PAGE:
In any case, Amy and I found ourselves doing a dance similar to the one Watkins and Wolfe did. On more than one occasion, she came home from work and wanted to unburden herself of a day’s worth of stupid criminal stories and workplace ineptitude. However, she would look at me and say, “I’m talking to my husband now. I’m not talking to a journalist, right?” I’d feel edgy, in that I could practically smell the news tips in her exasperated tone.
After a bit of hemming and hawing on my part, she’d say, “Go out on the porch and come back in when you’re my husband.” Ten minutes to a half hour later, I’d return to hear about how a football player got pulled over for the fifth time or how the police chief wrecked his car twice in two days. I knew which cops competed for “the most tickets written” prize and which guy drove his motorcycle into his neighbor’s living room on accident. And, there was that one time she called me to tell me she had one of my reporters in her holding cell.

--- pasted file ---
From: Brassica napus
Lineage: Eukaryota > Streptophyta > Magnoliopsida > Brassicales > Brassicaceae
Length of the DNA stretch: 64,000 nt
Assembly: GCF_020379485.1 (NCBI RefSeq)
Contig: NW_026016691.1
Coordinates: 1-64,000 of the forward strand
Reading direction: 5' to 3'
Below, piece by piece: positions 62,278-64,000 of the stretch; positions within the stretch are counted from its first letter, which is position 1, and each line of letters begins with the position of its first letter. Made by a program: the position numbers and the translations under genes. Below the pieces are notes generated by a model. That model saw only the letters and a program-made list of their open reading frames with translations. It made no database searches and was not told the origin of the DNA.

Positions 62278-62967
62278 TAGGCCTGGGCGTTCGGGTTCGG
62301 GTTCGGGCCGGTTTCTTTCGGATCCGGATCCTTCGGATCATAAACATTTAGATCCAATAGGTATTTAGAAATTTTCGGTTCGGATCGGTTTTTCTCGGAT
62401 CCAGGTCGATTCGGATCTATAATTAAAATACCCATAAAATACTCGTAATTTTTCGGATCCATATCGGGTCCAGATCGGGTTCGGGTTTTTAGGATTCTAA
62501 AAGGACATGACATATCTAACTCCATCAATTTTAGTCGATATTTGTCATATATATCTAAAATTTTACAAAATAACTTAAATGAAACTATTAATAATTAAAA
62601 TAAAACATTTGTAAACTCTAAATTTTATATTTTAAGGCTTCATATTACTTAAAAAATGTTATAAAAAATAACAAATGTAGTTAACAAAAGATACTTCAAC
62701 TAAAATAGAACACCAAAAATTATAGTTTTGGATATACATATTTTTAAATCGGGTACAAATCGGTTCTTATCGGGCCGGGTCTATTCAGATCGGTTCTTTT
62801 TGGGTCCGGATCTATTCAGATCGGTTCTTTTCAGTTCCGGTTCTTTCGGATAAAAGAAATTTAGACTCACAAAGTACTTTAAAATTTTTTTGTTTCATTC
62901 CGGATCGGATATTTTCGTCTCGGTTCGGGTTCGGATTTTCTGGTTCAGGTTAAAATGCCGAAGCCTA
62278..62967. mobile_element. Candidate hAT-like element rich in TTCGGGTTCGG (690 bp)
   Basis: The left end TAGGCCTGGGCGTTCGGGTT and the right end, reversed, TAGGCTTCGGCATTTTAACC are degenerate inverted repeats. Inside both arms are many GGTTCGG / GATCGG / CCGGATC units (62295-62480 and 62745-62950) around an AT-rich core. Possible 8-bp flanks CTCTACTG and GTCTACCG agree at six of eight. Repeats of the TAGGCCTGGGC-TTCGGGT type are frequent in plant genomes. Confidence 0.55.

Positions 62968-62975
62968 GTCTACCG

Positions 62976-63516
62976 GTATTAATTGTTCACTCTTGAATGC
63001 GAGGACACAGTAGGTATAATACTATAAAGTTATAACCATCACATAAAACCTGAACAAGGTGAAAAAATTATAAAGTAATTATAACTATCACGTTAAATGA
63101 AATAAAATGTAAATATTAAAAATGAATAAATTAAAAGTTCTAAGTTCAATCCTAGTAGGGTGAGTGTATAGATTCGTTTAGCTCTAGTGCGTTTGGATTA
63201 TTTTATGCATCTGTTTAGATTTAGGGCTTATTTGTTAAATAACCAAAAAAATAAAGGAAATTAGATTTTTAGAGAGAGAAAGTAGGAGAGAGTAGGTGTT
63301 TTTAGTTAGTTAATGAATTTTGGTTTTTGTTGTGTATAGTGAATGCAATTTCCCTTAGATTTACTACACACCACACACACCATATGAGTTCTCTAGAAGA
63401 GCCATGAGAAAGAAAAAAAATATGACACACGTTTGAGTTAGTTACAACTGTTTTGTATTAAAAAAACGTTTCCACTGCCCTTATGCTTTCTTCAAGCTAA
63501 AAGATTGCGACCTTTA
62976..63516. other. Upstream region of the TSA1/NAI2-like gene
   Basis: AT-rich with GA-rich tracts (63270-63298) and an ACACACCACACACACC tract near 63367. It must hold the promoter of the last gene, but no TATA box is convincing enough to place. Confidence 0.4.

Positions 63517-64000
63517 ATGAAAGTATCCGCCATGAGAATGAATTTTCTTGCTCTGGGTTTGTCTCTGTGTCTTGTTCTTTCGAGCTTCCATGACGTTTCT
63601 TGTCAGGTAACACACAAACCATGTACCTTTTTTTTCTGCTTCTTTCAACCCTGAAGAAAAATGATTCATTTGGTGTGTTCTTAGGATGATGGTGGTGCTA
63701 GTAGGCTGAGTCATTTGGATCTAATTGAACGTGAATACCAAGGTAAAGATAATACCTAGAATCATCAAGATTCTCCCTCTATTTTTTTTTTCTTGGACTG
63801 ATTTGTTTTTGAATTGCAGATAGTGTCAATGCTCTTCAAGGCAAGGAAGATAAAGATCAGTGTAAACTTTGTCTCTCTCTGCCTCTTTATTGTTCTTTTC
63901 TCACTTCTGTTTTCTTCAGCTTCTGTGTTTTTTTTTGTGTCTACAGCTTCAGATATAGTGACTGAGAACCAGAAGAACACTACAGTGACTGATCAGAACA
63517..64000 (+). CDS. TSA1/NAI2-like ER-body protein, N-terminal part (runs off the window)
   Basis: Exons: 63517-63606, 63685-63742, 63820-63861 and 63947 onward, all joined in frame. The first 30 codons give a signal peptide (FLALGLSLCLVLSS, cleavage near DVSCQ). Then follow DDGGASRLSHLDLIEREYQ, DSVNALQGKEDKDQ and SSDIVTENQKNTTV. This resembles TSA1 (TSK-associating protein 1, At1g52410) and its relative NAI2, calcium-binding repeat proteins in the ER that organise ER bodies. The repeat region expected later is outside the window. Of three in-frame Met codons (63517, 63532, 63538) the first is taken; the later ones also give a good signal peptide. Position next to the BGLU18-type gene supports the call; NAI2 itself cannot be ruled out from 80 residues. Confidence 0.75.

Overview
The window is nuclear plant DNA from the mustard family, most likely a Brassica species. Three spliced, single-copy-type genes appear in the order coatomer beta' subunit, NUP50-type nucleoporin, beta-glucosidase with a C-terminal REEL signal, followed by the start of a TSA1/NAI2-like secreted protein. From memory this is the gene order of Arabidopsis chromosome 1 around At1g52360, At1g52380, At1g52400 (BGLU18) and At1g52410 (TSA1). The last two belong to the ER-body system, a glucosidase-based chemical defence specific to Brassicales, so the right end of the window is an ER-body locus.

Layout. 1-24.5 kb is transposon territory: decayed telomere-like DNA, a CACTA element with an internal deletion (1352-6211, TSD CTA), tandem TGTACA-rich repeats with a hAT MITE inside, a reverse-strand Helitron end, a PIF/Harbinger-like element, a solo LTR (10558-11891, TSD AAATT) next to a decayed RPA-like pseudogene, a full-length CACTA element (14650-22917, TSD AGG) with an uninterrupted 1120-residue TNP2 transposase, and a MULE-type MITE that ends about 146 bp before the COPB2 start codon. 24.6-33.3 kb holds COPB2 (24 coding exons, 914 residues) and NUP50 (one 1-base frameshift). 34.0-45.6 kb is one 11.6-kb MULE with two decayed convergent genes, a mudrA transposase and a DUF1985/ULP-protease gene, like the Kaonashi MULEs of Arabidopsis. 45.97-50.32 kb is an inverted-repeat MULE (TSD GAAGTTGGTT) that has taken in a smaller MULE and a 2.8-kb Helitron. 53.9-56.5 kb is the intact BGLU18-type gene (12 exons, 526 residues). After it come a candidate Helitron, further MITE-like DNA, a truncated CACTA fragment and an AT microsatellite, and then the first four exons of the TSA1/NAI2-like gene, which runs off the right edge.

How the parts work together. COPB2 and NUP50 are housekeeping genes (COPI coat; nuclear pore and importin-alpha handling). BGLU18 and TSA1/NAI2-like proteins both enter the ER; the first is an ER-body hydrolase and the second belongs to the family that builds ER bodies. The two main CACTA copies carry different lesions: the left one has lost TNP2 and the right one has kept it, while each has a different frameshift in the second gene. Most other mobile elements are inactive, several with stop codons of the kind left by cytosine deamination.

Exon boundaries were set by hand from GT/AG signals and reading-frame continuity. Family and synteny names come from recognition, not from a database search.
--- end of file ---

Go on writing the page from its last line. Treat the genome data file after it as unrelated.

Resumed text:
After work get-togethers were awkward as well, with her friends being guarded around me and my friends expressing frustration with uncooperative police sources. Even though we loved our jobs, we also were grateful when we didn’t have this conflict of interest in our lives.
The point in rehashing all of this is to explain that the simple answer (don’t date a source) is easy to say in a textbook or a classroom, but it is often reductive in the real world. I find it somewhat similar to the argument about people who tell you the best way to avoid having naked pictures of yourself on the internet is to never take any naked pictures of yourself.
No, this isn’t a hall pass to go hook up with that SGA kid you thought was sweet or to go all Anthony Weiner with your cell phone. My point here is that life can get messy and that teaching an “abstinence only” position for all all potential conflicts of interest can leave you unprepared for what to do when reality intervenes on your plans.
You should try to avoid dating sources, but if something happens where you find yourself in that situation, tell your editors. If your editors are like Watkins’ first editor (Mr. “As long as he’s not giving you stock”), tell other people you think can act as sounding boards and firewalls for you. Establish ground rules with your significant other and stick to them as best as you can. If the situation becomes too difficult, see if you can transfer beats or determine how valuable the relationship is to you. I loved crime reporting and editing, but if it was give up the beat or give up Amy, I’d give up the beat in a heartbeat.
Life is what happens to you while you’re busy making other plans. Regardless of your best efforts, things are bound to get messy.